The Central Bank Governor, Sanusi Lamido Sanusi and the Minister of Finance and Coordinating Minster of the Economy Dr. Ngozi Okonjo Iweala (believed to be the arrowhead of this allegedly IMF-backed policy) have rehashed the same well worn-out economic arguments to justify subsidy removal, albeit with complete detachment from the reality of the Nigerian socio-political environment.

The government in an emergency cabinet meeting on Wednesday has stated that it remains firm and resolute on this decision and will not reverse it.


While protests have been largely peaceful, the government has in some cases used violence to brutally repress peaceful protests.

In Lagos, this video shows a protester being beaten and brutalized by the police:

In Ilorin, witnesses say an unarmed protester; Muyideen Mustafa was brutally shot by the Police on Tuesday, while Police Officials claim he was stabbed by protesters. He was the first casualty of the protest and his remains have been laid to rest.

In Kano, though the police behaved well on Wednesday towards the protesters, they waited until the early hours of Thursday from around 02.00am local time to lay a cowardly late night ambush on protesters, beating them and firing tear gas cannisters. It was a hair-raising moment for social media users keeping tabs on the events in Kano as most liaisons and citizen reporters giving live updates from the Silver Jubilee roundabout (Liberation Square) in Kano were unreachable for several minutes. An estimated 40 people were reported to have been injured.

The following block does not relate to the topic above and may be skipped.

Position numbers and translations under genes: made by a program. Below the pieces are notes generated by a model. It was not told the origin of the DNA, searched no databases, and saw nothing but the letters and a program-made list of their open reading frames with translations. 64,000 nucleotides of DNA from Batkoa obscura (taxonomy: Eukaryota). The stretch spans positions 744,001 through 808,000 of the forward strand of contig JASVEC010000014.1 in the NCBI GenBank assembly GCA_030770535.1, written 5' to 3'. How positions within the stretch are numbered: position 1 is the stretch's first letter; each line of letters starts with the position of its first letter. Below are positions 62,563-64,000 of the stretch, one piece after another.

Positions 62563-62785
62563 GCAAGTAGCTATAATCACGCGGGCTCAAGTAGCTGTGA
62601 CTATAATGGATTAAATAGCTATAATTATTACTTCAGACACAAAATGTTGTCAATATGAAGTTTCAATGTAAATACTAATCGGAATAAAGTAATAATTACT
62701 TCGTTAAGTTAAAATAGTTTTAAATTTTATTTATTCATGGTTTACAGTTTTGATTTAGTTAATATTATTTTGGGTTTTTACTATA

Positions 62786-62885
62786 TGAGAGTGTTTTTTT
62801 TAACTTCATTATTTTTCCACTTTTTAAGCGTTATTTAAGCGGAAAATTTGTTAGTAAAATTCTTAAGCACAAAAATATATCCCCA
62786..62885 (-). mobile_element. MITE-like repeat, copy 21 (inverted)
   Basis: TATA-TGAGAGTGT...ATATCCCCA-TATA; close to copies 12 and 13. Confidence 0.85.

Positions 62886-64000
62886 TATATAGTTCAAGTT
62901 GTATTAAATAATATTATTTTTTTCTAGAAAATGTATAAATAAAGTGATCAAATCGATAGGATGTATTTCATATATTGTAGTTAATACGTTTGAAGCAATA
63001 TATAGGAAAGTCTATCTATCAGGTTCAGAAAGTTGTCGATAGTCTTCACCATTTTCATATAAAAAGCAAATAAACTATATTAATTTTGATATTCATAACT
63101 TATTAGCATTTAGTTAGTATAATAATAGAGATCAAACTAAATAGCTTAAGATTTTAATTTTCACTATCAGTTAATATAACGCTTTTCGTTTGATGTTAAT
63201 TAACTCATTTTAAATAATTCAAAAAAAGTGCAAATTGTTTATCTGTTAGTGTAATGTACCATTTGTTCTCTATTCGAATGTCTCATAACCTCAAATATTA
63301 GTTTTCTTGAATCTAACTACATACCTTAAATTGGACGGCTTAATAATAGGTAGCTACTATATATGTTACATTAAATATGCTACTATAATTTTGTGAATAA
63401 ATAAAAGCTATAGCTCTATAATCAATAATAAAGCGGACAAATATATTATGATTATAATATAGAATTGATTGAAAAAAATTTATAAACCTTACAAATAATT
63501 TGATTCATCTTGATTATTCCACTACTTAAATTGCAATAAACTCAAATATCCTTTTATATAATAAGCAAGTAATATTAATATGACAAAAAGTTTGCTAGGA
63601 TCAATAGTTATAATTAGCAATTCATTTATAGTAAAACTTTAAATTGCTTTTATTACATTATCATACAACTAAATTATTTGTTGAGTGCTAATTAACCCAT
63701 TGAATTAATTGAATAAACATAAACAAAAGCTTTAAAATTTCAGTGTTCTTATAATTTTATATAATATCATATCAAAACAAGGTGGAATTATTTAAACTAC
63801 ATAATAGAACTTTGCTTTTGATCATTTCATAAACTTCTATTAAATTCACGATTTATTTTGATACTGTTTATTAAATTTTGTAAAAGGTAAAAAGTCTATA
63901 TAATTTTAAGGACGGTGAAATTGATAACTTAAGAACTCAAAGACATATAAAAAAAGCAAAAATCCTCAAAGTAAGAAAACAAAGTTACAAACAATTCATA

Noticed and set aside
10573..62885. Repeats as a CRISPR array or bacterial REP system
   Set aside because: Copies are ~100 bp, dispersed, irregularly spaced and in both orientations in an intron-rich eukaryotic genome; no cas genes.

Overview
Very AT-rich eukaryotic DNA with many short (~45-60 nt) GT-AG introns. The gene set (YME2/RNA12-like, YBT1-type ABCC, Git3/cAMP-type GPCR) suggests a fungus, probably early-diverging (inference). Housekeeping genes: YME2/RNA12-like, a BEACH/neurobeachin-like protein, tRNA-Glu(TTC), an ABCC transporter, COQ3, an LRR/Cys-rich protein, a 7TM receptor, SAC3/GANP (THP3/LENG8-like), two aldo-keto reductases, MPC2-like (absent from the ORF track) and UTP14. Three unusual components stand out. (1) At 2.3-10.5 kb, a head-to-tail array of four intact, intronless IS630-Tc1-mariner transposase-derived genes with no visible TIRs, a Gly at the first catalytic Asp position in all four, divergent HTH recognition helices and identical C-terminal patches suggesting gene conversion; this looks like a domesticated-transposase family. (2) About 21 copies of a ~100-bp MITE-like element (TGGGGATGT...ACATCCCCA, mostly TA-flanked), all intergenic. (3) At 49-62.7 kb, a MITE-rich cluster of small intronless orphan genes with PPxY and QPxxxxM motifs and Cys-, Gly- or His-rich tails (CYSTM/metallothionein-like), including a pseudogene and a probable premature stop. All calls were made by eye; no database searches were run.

In Ibadan, protesters, mostly students were tear-gassed by security forces.


One of the most remarkable serendipity of sorts to have occurred so far is a growing sense of unity amongst Nigerians hitherto known to be deeply divided along ethno-religious lines. Perhaps the shared sense of frustration, anger and oppression by a ruling class cutting across most ethnic and religious groups is finally uniting Nigerians and achieving what political scientists, sociologists, historians, religious leaders, donor agencies, countless government committees and integration policies have failed to achieve.

This bond and unity was most evident in the city of Kano, hitherto a hotbed of inter-religious squabble, where Christians on Wednesday 4th January stood guard to protect Muslims as they prayed. A mutual agreement for peace was said to have been reached between Muslims and Christians where Muslim would protect all non-Muslims and escort them to their places of worship and vice-versa. They vowed to resist any attempt to use religion to divide them with a register opened to that effect.